What if you are at McDonald's and you really want to get to Taco Bell? Well, most of us good, decent Americans would simply drive that five hundred feet, but the prudent people of Obetz, Ohio, now have a complete streets option that allows anyone to bike and walk. Check it out!
Engineers in Obetz have built a hamster wheel for walkers and cyclists. Complete with two roundabouts, a grade separated access (a couple hundred feet from a signalized access -- nobody saving any time here) and more intersection bling per foot than I've seen anywhere else, this trail-lined stroad allows someone on foot or bike the opportunity to go around and around parking lot hell in a never-ending loop.
This is the quintessential example of check box engineering, going through the motions with no sense of context.
Highway-scaled lanes? Check.
Obnoxious turn radii? Check.
Adequate parking? Check.
Pimped out signalization scheme? Check.
Accommodate pedestrians? Check.
Accommodate cyclists? Check
You can't even get there without a car so any theoretical person on a bike would have to drive there, unload their bike and then go back and forth between these auto-centric destinations in the complete streets oval. And, if you explore the area, you'll see that these are not preparatory steps for some Strong Towns future. If the goal is to make this part of Obetz a Strong Town, this is not the low hanging fruit (hint: start with filling in those parking lots).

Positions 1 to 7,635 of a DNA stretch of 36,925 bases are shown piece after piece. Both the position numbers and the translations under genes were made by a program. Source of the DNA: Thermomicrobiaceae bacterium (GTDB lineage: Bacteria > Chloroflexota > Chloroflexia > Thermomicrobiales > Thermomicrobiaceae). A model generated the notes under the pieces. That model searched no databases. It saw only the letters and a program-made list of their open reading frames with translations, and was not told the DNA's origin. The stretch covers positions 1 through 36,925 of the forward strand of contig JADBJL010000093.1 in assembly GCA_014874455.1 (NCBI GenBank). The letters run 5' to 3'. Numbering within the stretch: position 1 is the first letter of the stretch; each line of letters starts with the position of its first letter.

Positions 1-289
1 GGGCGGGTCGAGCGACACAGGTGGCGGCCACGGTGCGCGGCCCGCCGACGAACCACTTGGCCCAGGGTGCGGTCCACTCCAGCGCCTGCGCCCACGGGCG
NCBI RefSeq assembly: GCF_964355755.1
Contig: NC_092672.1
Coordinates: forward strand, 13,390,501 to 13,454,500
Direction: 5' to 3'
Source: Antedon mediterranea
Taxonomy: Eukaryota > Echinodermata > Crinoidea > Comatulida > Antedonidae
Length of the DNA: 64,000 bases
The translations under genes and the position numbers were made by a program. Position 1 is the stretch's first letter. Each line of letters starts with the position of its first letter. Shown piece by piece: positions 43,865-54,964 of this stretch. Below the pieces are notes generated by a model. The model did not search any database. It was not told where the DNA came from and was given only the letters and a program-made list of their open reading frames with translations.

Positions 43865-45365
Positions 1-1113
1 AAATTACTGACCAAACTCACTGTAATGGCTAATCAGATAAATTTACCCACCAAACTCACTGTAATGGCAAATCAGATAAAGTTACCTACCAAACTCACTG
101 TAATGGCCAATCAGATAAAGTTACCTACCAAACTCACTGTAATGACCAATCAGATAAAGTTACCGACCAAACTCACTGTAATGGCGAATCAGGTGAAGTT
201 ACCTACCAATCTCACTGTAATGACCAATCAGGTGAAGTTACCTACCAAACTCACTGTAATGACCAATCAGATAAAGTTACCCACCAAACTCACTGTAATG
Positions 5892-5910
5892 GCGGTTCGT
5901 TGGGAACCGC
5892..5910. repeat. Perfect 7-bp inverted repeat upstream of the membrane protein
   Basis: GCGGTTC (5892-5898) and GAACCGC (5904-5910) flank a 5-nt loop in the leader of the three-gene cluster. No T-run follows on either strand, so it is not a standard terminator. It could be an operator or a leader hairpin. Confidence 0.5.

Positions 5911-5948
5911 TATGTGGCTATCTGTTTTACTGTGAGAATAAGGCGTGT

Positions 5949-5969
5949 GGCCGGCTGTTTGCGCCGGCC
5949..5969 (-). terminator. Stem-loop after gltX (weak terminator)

You wonder why people who primarily drive often think infrastructure for biking and walking is a frivolous waste of money. It frequently is. The lesson here is that we need to think -- demand that professional use their brains -- and not just apply rote standards out of context, bike-friendly or not.
Special thanks to Christopher Lohr for the tip on this one.
Afterthought: There's another lesson here: We're not going to create places that have the kind of fine-grained attention to detail necessary to make them productive through a centralized program mandating walkable/bikeable design. We might do a small bit of good in some areas, but until we bust up the silo delivery system, this kind of thing will dominate, even if it's not this obvious. Building successful places is a complex undertaking -- there is no cookbook or manual that can accomplish it -- and, therefore, whether we like it or not, it's going to have be done primarily at the block/neighborhood/community level.